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Black History Month - Kid's Corner

Black vaudeville gave Ma Rainey her start in show business -- Gertrude Melissa Nix Pridgett was born to sing the blues. This daughter of minstrel singers gave her first public performance in 1900 in "A Bunch of Blackberries" at the Springer Opera House in her hometown of Columbus, Ga. She was just 14.

Jimi Hendrix’s guitar playing a psychedelic symphony -- Eight-year-old James Marshall Hendrix wanted so much to play the guitar to set his poems to music that he used a broom to strum out the rhythms in his head until he crafted a cigar box into his own "guitar."

Music legend Ray Charles overcame poverty, blindness -- Ray Charles, 68, declares, "I was born with music inside me. Music is nothing separate from me. It is me…."

Black artist overcame war injury, personal trials -- African-American artist Horace Pippin faced many roadblocks in his life, but he persevered to enjoy a successful career.

No limits could deter first black female pilot -- For Bessie Coleman, the first black woman to receive her international pilot’s license, persistence brought her to her dream.

Ex-slave became writer who helped found NAACP -- Born during the Civil War, Ida Wells-Barnett came to this world as a child of slavery and left it as a woman of courage, conviction and great compassion for others.

Musical uses tap dancing to celebrate black history -- The Tony Award-winning "Bring In ’Da Noise, Bring In ’Da Funk" is a performance of energetic tap dancing that celebrates the history of African Americans in America.

Blindness didn’t stop this musical Wonder -- Famed singer/songwriter/musician Stevie Wonder overcame blindness to fulfill his dream of music. And from battling hunger, blindness and disease in Africa and the United States to fighting for racial equality and recognition, Wonder has left a legacy in society as well as the music world.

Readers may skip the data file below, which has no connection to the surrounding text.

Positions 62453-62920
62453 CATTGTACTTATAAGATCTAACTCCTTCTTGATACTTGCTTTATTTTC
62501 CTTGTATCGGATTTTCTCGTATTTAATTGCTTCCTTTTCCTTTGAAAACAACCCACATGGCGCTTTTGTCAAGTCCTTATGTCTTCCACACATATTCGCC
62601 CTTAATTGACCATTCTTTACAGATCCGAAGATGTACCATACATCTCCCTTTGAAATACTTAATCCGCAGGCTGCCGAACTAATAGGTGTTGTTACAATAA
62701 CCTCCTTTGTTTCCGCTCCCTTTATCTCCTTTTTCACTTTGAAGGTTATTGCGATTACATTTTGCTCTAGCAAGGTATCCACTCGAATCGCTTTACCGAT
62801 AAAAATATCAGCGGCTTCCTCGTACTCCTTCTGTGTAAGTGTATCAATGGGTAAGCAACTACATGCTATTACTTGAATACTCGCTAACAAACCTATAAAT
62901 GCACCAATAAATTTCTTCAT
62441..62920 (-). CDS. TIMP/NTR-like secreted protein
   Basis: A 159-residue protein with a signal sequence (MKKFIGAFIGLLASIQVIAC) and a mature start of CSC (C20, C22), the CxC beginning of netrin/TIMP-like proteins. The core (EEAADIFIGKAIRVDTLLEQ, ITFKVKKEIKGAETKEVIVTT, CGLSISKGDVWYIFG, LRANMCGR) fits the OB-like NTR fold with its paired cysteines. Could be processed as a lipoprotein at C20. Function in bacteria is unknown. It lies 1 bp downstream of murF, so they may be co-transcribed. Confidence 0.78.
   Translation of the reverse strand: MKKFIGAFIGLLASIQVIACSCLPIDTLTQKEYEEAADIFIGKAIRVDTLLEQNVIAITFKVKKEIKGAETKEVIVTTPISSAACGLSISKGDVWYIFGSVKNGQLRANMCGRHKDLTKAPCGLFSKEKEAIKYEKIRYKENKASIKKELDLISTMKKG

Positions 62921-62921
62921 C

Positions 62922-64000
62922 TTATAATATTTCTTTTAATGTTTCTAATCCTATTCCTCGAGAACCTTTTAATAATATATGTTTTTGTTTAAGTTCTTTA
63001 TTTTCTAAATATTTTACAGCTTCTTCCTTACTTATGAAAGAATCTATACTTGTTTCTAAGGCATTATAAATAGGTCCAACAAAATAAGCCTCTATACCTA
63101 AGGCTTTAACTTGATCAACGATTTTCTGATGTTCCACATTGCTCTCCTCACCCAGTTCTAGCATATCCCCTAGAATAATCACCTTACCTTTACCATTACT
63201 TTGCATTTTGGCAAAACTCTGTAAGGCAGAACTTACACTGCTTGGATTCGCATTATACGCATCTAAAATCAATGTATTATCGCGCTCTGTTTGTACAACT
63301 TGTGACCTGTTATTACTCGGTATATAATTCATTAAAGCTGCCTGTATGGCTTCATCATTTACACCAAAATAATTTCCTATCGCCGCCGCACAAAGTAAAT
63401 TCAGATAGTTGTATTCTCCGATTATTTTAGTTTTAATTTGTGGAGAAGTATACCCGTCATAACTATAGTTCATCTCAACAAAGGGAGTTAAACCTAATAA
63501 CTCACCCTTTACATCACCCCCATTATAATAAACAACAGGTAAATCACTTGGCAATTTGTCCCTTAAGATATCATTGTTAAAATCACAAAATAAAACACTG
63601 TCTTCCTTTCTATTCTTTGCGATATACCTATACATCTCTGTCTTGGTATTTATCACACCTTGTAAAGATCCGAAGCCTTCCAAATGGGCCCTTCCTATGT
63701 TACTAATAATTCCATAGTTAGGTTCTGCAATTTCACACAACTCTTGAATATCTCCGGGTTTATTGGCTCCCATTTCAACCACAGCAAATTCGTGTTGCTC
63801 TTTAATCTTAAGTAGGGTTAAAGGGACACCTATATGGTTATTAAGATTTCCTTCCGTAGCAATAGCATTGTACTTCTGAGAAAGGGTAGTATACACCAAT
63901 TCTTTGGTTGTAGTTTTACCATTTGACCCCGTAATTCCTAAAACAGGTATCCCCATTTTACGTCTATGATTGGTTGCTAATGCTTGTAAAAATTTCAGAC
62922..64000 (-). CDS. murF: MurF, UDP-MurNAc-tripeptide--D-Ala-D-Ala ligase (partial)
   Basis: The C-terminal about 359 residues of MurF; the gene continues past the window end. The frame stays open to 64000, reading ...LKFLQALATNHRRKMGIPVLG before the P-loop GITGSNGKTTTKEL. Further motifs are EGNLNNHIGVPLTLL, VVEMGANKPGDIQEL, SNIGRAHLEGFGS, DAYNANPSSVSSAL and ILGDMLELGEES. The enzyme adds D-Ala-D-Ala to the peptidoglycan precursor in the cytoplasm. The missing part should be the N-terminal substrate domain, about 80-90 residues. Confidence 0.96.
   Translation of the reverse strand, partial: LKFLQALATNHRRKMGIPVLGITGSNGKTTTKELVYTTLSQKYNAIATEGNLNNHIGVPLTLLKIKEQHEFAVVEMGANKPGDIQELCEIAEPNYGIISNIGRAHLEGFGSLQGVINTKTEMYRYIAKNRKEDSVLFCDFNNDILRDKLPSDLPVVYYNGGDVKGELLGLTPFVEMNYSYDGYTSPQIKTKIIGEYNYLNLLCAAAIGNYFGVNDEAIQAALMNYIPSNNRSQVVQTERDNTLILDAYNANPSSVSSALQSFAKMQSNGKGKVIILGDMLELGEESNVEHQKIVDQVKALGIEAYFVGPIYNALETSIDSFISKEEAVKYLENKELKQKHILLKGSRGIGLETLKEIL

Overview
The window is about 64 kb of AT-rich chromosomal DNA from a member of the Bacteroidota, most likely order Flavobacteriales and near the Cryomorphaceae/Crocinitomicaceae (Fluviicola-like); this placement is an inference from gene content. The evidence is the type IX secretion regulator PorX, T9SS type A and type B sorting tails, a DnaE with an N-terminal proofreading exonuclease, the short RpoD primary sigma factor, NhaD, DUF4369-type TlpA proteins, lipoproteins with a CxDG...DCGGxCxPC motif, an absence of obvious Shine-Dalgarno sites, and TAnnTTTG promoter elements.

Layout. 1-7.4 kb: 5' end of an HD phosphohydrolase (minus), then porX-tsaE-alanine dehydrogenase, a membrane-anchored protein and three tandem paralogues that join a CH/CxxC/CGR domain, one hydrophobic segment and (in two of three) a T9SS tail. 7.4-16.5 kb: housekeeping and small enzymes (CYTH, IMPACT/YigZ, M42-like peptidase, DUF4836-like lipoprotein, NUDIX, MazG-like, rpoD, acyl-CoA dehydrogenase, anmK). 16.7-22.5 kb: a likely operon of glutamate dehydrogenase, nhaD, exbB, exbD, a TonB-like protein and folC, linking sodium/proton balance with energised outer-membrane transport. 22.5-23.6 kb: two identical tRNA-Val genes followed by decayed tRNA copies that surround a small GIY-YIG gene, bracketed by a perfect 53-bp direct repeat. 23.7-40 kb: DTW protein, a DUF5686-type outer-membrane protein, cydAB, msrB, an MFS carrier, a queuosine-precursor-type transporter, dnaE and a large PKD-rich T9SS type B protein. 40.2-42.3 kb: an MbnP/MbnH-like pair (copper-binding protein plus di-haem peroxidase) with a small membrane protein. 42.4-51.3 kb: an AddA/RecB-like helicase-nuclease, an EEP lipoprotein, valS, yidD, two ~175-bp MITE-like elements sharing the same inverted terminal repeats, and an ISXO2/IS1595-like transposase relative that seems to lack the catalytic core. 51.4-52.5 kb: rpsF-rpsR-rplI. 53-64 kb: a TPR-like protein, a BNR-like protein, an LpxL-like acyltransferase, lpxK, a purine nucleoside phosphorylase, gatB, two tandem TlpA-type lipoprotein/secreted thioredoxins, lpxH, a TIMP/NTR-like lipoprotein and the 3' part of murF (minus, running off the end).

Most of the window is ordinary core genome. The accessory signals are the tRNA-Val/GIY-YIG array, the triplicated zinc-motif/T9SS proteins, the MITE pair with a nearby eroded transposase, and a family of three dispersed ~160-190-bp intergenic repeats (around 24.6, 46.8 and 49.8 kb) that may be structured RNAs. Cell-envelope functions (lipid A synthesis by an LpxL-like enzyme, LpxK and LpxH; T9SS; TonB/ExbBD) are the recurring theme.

Rudolph outran polio, poverty -- Wilma Golden Rudolph overcame polio and poverty to achieve her goals. One of 19 children, she was the first female Olympic runner and an African-American Olympic Games track and field star, earning the title of "World’s Best Woman."

Tuskegee Airmen made difference in WWII -- On July 17, 1933, Dr. Albert Forsythe and Charles Anderson made history by becoming the first black pilots to fly across the country. Eight years later, Anderson would make history again by helping to form the legendary Tuskegee Airmen, the first black military aviator unit.

Equality escaped black soldiers while fighting World War -- Black American soldiers faced much racial discrimination in the armed forces during World War II. Many civil rights activists began demanding what they called a "Double-V": victory abroad against Nazism and fascism, as well as victory against racism and discrimination at home and in the armed forces.

Soldier received Medal of Honor 52 years after WWII service -- Half a century is a long time to wait to be noticed. Imagine how Vernon Baker felt when he was finally recognized for his bravery during World War II by being awarded the Medal of Honor more than 50 years after he served in the U.S. Army.

Kid's Corner features from Black History Month 1998

Educator followed her life's passion
Du Bois believed in education, liberation
Bethune fought for education for blacks

Milliones pushed for quality education
Musician jazzed up her career at early age
Wilson's plays give view from the Hill
Writing was always author's dream
Legendary jazz man came from Pittsburgh
Devoted to lasting shoe-making
Doctor did first open heart surgery
In space for real and on 'Star Trek'
Camera brought stars down to earth

Travel career began with her journey on a bus
Broadcasting leader has served black community
She designed bridal gown for future first lady
A boxer hits big in the record business

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